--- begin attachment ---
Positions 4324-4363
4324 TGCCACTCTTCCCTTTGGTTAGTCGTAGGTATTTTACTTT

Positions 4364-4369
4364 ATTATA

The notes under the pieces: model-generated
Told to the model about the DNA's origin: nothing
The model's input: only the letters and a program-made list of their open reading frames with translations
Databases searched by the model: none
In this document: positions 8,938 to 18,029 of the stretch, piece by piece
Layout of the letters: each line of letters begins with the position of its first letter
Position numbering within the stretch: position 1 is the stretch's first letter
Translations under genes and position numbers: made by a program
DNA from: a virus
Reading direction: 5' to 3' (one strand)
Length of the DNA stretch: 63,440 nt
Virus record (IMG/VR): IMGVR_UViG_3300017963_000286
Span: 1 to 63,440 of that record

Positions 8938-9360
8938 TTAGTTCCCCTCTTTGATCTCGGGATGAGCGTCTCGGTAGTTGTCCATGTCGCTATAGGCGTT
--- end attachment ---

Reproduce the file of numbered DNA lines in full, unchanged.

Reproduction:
Positions 4324-4363
4324 TGCCACTCTTCCCTTTGGTTAGTCGTAGGTATTTTACTTT

Positions 4364-4369
4364 ATTATA

The notes under the pieces: model-generated
Told to the model about the DNA's origin: nothing
The model's input: only the letters and a program-made list of their open reading frames with translations
Databases searched by the model: none
In this document: positions 8,938 to 18,029 of the stretch, piece by piece
Layout of the letters: each line of letters begins with the position of its first letter
Position numbering within the stretch: position 1 is the stretch's first letter
Translations under genes and position numbers: made by a program
DNA from: a virus
Reading direction: 5' to 3' (one strand)
Length of the DNA stretch: 63,440 nt
Virus record (IMG/VR): IMGVR_UViG_3300017963_000286
Span: 1 to 63,440 of that record

Positions 8938-9360
8938 TTAGTTCCCCTCTTTGATCTCGGGATGAGCGTCTCGGTAGTTGTCCATGTCGCTATAGGCGTT